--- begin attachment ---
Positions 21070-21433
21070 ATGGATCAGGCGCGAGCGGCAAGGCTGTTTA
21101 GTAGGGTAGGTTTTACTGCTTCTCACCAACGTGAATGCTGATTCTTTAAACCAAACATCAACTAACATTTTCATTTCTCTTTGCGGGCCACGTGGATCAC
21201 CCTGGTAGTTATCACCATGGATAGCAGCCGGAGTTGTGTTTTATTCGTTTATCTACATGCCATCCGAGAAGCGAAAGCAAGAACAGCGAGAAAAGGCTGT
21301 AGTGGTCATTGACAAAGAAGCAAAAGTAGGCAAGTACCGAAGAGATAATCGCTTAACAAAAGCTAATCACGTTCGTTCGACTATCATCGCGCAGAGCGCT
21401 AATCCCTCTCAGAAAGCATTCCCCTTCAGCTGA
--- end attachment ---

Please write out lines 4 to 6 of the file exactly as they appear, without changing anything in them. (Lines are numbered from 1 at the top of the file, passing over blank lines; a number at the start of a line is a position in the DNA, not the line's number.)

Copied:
21201 CCTGGTAGTTATCACCATGGATAGCAGCCGGAGTTGTGTTTTATTCGTTTATCTACATGCCATCCGAGAAGCGAAAGCAAGAACAGCGAGAAAAGGCTGT
21301 AGTGGTCATTGACAAAGAAGCAAAAGTAGGCAAGTACCGAAGAGATAATCGCTTAACAAAAGCTAATCACGTTCGTTCGACTATCATCGCGCAGAGCGCT
21401 AATCCCTCTCAGAAAGCATTCCCCTTCAGCTGA